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Millennials And Gen Z Pushing For Social Change And Accountability


Climate change and other societal issues remain top of
mind for New Zealand’s millennials and Gen
Zs.

Across the world people have seen a year of
intense uncertainty due to the COVID-19 pandemic, political
instability, racial discord, and severe climate events, yet
through all this, millennials and Gen Zs across have
remained determined to hold themselves and other accountable
on society’s most pressing issues. They believe we have
arrived at a pivotal moment in history and are demanding
changes which will result in a more equitable and
sustainable world.

Deloitte’s 2021 Millennial and
Gen Z Survey, now in its 10th year, interviewed more than
22,000 people across the world, including 500 New
Zealanders, and found respondents are channelling their
energies towards meaningful action and in turn, as we have
found over the years, these generations expect organisations
to do more when it comes to societal issues.

Deloitte
New Zealand Human Capital partner, Lauren Foster, says
“Deloitte has been conducting the millennial survey for 10
years and over that decade we’ve seen millennials and Gen
Zs hold true to their values.”

“This commitment to
values was demonstrated with 43% of millennials and 47% of
Gen Zs in New Zealand indicating that they’ve made choices
over the type of work they’d do and the organisation
they’re willing to work for based on their personal
beliefs,” she said.

Climate change and protecting
the environment remained the top area of concern for
millennials, and also took the top spot for Gen Zs, who have
been interviewed in New Zealand for the first time in this
year’s survey. This was the number one concern for all
millennial’s a year ago but in 2021, it has slipped to
third place with health care and unemployment surpassing it,
most likely due to the heightened impact COVID-19 has had in
countries outside of New Zealand.

“New Zealand
millennials are also feeling more positive about the
economic situation for the country compared to global
millennials, but it has also improved year-on-year since
2019, said Ms Foster.

In 2019 only 21% of New Zealand
millennials expected the overall economic situation to
improve over the next 12 months, this increased to 22% in
2020 but has seen a significant jump to 34% in 2021. Gen Zs
also feel positive about the hopes for the country’s
economic outlook with 37% believing it will improve.
Globally only 27% of both millennials and Gen Zs believe the
economic situation in their county will
improve.

“The relative normalcy in which New
Zealanders get to live their lives in a COVID-19 world is
highlighted in the results of the Millz Mood impact score.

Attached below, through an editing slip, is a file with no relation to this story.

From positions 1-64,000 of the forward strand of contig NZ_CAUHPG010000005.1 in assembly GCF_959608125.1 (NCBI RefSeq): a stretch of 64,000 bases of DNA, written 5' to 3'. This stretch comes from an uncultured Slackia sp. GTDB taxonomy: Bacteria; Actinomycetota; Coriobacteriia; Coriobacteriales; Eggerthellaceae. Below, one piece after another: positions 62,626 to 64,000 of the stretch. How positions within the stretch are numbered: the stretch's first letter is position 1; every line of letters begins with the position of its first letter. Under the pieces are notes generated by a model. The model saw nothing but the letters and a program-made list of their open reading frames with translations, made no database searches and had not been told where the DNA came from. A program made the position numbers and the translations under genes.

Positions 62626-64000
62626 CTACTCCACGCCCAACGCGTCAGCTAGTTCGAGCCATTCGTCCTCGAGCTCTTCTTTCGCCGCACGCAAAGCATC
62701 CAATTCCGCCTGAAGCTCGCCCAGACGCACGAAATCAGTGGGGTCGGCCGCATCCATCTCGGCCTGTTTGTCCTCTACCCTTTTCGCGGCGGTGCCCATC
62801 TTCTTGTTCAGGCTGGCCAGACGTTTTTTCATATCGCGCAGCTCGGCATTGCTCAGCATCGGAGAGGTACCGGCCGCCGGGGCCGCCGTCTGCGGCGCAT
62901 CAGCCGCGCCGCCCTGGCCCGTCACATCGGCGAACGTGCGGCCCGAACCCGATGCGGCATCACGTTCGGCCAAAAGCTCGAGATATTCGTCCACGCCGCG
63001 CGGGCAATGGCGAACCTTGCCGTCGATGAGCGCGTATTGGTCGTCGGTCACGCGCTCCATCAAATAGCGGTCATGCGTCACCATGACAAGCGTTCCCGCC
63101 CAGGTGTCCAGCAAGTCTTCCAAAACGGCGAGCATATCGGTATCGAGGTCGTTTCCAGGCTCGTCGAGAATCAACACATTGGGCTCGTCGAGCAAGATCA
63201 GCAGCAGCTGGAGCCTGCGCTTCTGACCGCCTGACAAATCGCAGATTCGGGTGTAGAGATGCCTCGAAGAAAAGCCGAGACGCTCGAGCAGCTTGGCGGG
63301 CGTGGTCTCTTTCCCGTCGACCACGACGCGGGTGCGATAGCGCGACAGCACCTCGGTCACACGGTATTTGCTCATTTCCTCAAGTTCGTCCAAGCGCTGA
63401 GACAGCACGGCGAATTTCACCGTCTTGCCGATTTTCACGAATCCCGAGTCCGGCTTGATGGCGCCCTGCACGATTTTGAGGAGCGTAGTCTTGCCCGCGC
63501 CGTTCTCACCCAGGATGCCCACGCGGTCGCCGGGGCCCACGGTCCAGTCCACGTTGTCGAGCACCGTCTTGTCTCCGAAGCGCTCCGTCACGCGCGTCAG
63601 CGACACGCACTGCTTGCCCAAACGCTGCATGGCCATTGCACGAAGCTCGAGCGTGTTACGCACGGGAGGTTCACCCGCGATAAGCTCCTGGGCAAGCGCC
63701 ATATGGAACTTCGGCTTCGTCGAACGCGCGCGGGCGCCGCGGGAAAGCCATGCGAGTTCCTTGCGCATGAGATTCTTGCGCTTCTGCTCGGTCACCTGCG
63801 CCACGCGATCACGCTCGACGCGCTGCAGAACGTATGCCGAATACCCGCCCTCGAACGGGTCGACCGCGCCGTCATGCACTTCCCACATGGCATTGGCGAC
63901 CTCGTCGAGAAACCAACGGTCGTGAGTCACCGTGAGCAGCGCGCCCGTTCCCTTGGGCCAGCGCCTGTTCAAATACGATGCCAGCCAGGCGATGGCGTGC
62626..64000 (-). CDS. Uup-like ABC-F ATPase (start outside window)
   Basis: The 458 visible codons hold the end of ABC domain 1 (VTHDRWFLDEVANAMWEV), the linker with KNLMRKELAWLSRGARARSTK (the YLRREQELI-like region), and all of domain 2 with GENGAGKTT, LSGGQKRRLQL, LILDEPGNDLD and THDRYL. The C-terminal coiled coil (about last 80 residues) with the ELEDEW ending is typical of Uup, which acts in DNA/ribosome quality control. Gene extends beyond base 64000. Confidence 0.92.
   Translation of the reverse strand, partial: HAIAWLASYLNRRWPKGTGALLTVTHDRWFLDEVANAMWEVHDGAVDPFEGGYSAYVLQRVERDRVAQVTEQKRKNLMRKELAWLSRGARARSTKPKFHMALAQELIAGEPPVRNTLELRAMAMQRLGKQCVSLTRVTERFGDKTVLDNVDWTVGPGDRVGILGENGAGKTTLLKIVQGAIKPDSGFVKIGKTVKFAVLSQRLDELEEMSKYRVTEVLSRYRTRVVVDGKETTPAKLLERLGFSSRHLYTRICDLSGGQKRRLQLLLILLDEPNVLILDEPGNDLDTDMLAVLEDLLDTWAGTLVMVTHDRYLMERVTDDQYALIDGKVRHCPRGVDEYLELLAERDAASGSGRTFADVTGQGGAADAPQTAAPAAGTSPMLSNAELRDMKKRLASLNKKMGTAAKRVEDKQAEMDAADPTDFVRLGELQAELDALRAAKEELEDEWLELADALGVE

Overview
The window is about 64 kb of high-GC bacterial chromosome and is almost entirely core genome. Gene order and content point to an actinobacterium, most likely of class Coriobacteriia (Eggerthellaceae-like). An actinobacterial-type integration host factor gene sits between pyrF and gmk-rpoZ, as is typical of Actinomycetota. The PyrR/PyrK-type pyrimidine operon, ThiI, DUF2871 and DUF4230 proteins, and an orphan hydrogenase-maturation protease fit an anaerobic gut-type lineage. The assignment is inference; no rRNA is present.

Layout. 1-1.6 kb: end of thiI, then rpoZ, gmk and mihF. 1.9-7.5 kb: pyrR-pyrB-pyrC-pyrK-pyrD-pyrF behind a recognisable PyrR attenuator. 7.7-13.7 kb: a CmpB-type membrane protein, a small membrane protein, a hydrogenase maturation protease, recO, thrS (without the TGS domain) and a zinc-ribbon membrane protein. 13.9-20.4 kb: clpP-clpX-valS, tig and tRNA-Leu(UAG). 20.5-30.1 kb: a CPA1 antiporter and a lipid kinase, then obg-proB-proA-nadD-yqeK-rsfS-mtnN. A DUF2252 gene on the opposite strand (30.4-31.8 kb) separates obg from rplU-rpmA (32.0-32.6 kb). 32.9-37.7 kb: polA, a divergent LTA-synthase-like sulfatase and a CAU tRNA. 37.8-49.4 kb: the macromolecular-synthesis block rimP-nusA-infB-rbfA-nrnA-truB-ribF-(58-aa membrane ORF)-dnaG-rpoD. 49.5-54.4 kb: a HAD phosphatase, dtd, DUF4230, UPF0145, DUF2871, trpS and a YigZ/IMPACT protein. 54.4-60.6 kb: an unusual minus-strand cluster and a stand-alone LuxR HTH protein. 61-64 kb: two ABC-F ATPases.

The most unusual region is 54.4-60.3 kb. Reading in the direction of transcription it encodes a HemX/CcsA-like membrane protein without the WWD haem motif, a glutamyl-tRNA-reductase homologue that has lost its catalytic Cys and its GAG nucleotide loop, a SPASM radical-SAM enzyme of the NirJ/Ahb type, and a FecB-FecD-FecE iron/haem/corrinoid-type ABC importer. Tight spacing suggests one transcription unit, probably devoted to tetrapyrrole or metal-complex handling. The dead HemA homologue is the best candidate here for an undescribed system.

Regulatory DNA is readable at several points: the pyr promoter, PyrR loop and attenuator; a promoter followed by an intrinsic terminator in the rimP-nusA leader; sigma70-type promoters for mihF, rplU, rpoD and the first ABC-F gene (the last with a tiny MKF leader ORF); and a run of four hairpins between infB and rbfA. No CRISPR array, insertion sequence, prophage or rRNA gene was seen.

The mood score for New Zealand millennials increased by five
points to 39 from 2020, while globally this decreased three
points to 34. Global Gen Zs also had their mood score
decrease by three points to 36, whereas the first measure
for Gen Zs in New Zealand was taken this year and came in at
a surprising 43,” Ms Foster said.

However, the
stress and prevalence of anxiety across all respondents
remained high in the 2021 survey, and highlights there is
still further work needed to address mental health
issues.

“In New Zealand 40% of millennials and 45%
of Gen Zs reported feeling anxious or stressed all or most
of the time, which aligned closely with what we saw
globally,” said Ms Foster.

This stress is also
spilling into the workplace with almost a third of all
respondents – 31% of millennials and 35% of Gen Zs –
have taken time off work due to stress and anxiety. Yet more
than 58% of millennials said that have not spoken openly
about this with their employer which could imply mental
health continues to carry a stigma.

“There continues
to be a need for workplaces to foster an environment which
supports employees mental as well as physical health and
wellbeing,” Ms Foster said.

“It was disappointing
to see in New Zealand that only 31% of millennials and 33%
of Gen Zs felt their employer had taken action to support
their mental wellbeing during the pandemic. We also saw
similar results when respondents were asked if they felt
plans and policies are being implemented at work to support
their wellbeing moving forward.

“For employees to
thrive it is important they have a work environment where
they feel supported and able to speak openly about
challenges they are experiencing,” said Ms
Foster.

The survey also saw the continuation of the
decline in millennials (47%) and Gen Zs (48%) thinking
business has a positive impact on society. This figure is
the first time it has dipped below 50% and marks a drop of
almost 30 points since 2017. This sentiment was particularly
strong amongst New Zealand millennials where only 40%
believe business has a very or fairly positive impact on
society.

“Regardless of the global pandemic,
millennials and Gen Zs are values-drive and action-oriented,
and they hold themselves, business and wider society to
account. They expect business to support their vision and
implement measures to create a better future for
everyone,” Ms Foster said.

For more information and
to view the full results of Deloitte’s 2021 Millennial
Survey, visit: https://www2.deloitte.com/millennial-survey-2021.html

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